Spain’s general election will be held on Sunday, April 28 and will elect the 13th Cortes Generales of the Kingdom of Spain. In total, all 350 seats in the Congress of Deputies will be up for election, as well as 208 of 266 seats in the Senate. Spanish Prime Minister Pedro Sanchez has said he will act with “strength and proportion” against any Catalan separatists who try to repeat their 2017 independence bid.
Catalonia’s failed attempt at withdrawing from Spain and Madrid’s strategy with the area has become a talking point of ahead of the election.
However, recent polls show that a coalition of right-wing, unionist parties could seize a majority in parliament.
Prime Minister Sanchez told Hoy newspaper: “If we see the laws of the constitution or the Statute of Autonomy in Catalonia broken once more, the state of law led by this government will act with strength and proportion against any challenge.”
Should this happen, Mr Sanchez has said he may apply direct rule to Catalonia, which would be a repeat of the decision former Prime Minister Mariano Rajoy took when he took control of the regional government during the secession crisis in 2017.
When asked if he would use the Article 155 law to take control Mr Sanchez said: “It’s an article of the constitution.
“And we are a government that is going to apply the constitution and make sure it is followed throughout the country.”
One nationalist party gaining strength is the newly formed Vox Party, spearheaded by Santiago Abascal.
Vox was founded six years ago by unhappy members of the conservative People’s Party (PP) and was previously viewed as a small group on the periphery.
However, that changed in December last year when Vox massively exceeded all expectations and took 12 seats in the Andalucían regional election.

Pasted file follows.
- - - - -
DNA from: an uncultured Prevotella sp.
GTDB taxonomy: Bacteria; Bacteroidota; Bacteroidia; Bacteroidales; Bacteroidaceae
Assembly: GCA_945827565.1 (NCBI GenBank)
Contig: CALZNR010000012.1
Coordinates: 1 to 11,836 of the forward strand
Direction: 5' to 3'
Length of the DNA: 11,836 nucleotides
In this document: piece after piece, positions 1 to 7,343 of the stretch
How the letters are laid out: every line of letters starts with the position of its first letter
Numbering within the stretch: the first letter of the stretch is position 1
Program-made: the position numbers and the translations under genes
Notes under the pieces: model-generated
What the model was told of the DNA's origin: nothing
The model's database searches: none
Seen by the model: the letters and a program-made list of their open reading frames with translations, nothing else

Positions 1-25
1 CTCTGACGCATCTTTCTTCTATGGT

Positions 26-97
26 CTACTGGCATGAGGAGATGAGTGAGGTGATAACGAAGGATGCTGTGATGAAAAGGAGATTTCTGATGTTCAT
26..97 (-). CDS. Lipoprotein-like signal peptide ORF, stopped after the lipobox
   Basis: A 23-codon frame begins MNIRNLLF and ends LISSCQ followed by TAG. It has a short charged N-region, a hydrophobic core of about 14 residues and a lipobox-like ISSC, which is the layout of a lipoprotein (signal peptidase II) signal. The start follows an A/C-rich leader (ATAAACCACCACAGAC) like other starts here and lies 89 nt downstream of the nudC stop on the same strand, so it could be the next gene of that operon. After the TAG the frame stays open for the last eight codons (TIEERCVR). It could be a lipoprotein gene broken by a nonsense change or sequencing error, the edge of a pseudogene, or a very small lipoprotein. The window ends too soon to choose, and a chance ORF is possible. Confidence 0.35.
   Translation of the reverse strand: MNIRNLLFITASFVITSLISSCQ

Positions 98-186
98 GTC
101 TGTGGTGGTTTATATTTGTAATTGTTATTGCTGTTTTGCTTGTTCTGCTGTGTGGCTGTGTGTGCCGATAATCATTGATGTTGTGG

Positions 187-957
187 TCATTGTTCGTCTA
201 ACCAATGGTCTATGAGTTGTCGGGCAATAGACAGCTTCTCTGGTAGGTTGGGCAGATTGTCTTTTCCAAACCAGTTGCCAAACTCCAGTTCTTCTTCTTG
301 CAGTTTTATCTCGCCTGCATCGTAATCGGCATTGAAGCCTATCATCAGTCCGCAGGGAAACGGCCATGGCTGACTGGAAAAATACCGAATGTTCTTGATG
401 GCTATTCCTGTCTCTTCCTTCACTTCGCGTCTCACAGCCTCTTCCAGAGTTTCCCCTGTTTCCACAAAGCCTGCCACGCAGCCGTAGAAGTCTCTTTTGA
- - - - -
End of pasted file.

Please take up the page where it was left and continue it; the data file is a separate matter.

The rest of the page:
Mr Abascal aimed to fly “the flag of Spain and of liberty” across the country and to take the fight to the “illegitimate” socialist government, an administration propped up by parties he dubbed “separatists, populists and friends of terrorists”.
The 12 seats gained in Andalucía resulted in the incumbent Spanish Socialist Workers’ Party (PSOE) out of office in what had been its traditional stronghold.
The rise in Vox has stemmed from mainly the Catalan independence crisis, but also from culture wars over feminism, political correctness and re-centralisation.
Vox gaining seats in 2018 also confirmed the emergence of the party, the influence and subsequent rise in other right-wing parties.
In Spain’s general elections later this month, PSOE is on course to receive the most votes but is likely to fall short of a majority.
This means there is a threat of a “triple-right” alliance between PP, Citizens and Vox, who could form a national government.
The culture wars over feminism, political correctness and re-centralisation have sent both the PP and Citizens to the right.
Mr Sanchez told The Guardian: “There’s nothing in the least new about this – the far-right has always existed in Spain.
“Yes, it’s worrying, but it’s not the biggest worry. Why? Because they’ll never win an election.
“What troubles me is the way they’re radicalising and swelling the political discourse of the other two conservative parties.”